By Bob Narang
For the Bugle 

Suggs is top African-American Male High School Scholar-Athlete for the Midwest Region

 

Last updated 1/15/2020 at 1:28pm

Bolingbrook senior Devyn Suggs is rapidly carving his own memorable legacy.

Hailing from a family of athletes, Suggs signed a letter-of-intent to play quarterback at Yale on Dec. 21.

In late December, the National Alliance of African-American Athletes selected Suggs as the top African-American Male High School Scholar-Athlete for the Midwest Region for 2020.

Suggs and the other regional honorees will be honored on March 14 at the Crystal City Hilton in Arlington, VA.

"I'm beyond grateful to receive an award like this," Suggs said. "I hold success in academics very close to me. My dad raised me and my sister to value academic excellence. I'm very blessed to receive an award of this magnitude. I'm proud of my work and had a lot of people around me that helped me."

Suggs endured a rigorous process to earn the honor.

He had to fill out an extensive application that included an essay and detailed information of his daily academic and athletic life.

Suggs said he spent nearly a week on his application, but didn't hear about his award until a few months later.

Suggs, a dual-threat quarterback, led Bolingbrook to an 8-4 record this season and has a 3.8 grade-point-average.

"I was surprised and it's kind of shocking and humbling to receive this kind of award," he said. "Growing up, academics was very important in our household. We all took it seriously. My mom and dad instilled in us how important it was. To receive an award, outside of athletics, that recognizes my work as a student is very gratifying. There will be a day when football ends, and academics will open up many more opportunities for me."


Family is a key part of Suggs' life - and success.

At 6-foot-5 and 210 pounds, Suggs is an imposing and physical player on the football field.

But there was a time in his life when Suggs was more known for being the son of NFL and Ball State star safety Shafer Suggs - and the little brother of former Homewood-Flossmoor and Duke standout guard Faith Suggs.

Shafer Suggs, a member of the Mid-American Conference Hall of Fame, played five years in the NFL (1976-80) for the New York Jets and Cincinnati Bengals.

Faith Suggs had a standout career at Duke (2015-19). Shafer Suggs is slated to say a few words about his son's award in a Bolingbrook board meeting leading up to Martin Luther King Day.

"I'm really proud of Devyn," Shafer Suggs said. "To watch him grow through this years, and watch him observe Faith and navigate his own recruiting process and earn this award is special."

Devyn Suggs' path from younger sibling to star recruit, though, was not an easy one.

His mother, Susan Hoster-Suggs, passed away due to melanoma cancer on October 9, 2011. She was 44.

At the time, Devyn was just 10 years old.

He endured a rough few years, being forced to navigate his early teen years without the aid of his loving and supportive mother.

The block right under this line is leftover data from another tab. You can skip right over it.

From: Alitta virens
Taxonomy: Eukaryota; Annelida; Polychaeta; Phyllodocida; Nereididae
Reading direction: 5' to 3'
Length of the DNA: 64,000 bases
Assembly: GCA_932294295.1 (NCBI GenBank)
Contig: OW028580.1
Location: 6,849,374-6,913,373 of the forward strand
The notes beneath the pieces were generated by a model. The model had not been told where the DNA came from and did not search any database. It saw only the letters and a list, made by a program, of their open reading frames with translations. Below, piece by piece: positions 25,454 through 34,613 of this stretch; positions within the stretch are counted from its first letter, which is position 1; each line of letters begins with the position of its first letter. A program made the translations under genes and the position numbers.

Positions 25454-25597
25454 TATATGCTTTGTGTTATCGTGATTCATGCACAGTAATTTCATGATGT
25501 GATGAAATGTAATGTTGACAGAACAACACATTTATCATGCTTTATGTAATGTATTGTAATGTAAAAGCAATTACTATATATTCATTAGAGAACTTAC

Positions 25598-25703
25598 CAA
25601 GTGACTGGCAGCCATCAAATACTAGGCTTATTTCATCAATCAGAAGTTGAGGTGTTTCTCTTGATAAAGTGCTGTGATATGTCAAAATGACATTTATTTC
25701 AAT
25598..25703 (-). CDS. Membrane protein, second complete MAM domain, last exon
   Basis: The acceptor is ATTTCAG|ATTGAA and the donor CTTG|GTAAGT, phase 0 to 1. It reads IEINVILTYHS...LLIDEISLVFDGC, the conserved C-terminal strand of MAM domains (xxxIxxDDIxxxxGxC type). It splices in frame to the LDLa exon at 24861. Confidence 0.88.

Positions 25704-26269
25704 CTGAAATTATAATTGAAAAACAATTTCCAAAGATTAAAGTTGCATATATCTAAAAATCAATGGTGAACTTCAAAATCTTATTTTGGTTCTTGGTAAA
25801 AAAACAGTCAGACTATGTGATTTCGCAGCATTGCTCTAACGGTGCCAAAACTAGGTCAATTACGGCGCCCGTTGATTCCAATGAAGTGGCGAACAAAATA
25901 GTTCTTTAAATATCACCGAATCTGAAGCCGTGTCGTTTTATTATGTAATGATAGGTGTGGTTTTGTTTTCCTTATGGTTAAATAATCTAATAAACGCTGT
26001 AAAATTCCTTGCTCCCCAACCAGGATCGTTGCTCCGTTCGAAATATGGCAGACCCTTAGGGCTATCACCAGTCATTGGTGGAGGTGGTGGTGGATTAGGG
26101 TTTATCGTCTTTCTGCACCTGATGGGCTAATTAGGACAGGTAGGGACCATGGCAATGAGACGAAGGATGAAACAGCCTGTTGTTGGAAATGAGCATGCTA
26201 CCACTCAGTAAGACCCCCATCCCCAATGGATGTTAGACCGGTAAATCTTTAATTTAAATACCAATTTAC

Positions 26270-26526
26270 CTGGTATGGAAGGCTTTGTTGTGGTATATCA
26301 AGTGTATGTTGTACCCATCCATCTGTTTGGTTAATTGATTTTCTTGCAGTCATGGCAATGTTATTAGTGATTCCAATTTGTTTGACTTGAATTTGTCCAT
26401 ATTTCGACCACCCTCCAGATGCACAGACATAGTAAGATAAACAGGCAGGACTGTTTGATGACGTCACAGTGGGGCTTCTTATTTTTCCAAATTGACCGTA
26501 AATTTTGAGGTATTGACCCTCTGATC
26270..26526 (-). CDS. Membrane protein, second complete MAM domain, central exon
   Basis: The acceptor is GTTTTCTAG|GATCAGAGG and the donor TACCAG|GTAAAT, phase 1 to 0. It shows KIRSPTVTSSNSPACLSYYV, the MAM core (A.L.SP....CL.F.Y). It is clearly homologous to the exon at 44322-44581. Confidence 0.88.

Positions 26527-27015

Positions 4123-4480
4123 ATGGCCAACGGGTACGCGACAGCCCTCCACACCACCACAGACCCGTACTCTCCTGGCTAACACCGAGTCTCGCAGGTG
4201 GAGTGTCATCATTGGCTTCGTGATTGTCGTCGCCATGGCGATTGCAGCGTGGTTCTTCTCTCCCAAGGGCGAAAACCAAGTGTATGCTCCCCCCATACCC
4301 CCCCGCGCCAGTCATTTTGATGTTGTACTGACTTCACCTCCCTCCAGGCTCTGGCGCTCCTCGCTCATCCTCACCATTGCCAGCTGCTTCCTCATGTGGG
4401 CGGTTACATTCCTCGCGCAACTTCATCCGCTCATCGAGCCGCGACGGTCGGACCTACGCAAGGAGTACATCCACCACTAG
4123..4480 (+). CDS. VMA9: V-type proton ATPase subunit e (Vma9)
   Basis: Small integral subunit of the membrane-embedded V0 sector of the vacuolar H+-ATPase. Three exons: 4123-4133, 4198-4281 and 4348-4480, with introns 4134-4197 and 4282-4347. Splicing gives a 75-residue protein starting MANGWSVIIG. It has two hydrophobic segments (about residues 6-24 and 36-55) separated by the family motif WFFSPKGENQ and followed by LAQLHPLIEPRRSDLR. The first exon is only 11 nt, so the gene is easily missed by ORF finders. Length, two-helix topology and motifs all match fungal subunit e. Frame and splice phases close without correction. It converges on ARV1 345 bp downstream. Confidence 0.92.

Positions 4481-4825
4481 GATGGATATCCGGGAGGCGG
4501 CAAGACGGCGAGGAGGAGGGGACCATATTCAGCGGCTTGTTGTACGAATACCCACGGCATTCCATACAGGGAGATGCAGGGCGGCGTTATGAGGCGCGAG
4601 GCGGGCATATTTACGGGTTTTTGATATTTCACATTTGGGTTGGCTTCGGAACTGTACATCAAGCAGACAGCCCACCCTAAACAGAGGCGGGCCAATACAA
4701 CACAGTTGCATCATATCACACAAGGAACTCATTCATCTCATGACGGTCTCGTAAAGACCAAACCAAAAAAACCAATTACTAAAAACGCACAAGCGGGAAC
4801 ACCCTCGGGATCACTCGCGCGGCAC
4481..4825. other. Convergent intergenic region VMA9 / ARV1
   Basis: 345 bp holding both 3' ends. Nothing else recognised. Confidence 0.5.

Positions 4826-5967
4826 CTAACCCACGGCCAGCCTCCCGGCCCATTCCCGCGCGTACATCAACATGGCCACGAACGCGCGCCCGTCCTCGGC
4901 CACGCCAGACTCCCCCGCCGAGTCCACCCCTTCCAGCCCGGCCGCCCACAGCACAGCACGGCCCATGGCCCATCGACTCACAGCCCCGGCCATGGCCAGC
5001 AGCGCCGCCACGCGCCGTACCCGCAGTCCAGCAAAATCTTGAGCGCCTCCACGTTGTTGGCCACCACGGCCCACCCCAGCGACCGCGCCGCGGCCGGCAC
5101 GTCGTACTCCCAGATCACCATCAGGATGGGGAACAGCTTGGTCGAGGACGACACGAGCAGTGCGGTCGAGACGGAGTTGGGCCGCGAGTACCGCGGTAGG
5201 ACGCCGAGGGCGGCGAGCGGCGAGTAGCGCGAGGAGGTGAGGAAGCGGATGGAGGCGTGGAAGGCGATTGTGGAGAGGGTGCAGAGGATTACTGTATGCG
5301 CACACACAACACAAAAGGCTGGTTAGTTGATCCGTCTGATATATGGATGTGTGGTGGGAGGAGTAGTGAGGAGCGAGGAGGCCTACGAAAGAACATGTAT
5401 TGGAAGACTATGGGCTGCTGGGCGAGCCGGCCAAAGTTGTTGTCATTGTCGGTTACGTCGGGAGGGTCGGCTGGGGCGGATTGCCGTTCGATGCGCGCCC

Meanwhile, Shafer Suggs, then 58 years old, had to raise two young teens through a difficult time amid a busy academic and athletic schedule.

"Devyn and Faith have always had a really close connection," Shafer said. "It's been truly amazing to watch them navigate the last eight or nine years together. Their mother would be so unbelievably proud of both of them, and would be so proud to watch him achieve this milestone and all these awards.

"We had to endure a lot, to be able to get through that rough time was helped because we are very spiritual people. We have all supported each other. We have been through some storms and endured them together. It was rough, just unimaginable what we went through. But our family was able to rise above those adversities because of our faith, our love and by working hard."

Devyn Suggs, no longer the little one in the family, credited his father and sister for guiding him through a difficult process of his life and help set him for athletic and academic success.

"I'm very blessed to have such a wonderful family," he said. "I've had many people in my life help me, from coaches, my dad and sister and friends and family to guide me to this point of my life. My dad's experiences in life and being able to show me what important really helped me. My sister has been a very good aid helping me and guiding me by showing me the proper way to about things."

Faith Suggs, now the director of basketball operations for the women's basketball team at Long Island University, said she's excited to watch her younger brother follow in the family's footsteps in college.

"It's so special to see Devyn achieve so much," Faith Suggs said. "His life has been the definition of overcoming adversity. I admire him every day for how he carries himself, and from the way he has always worked hard in the classroom is what I'm most proud of. I'm so excited for his next four years at Yale."

 

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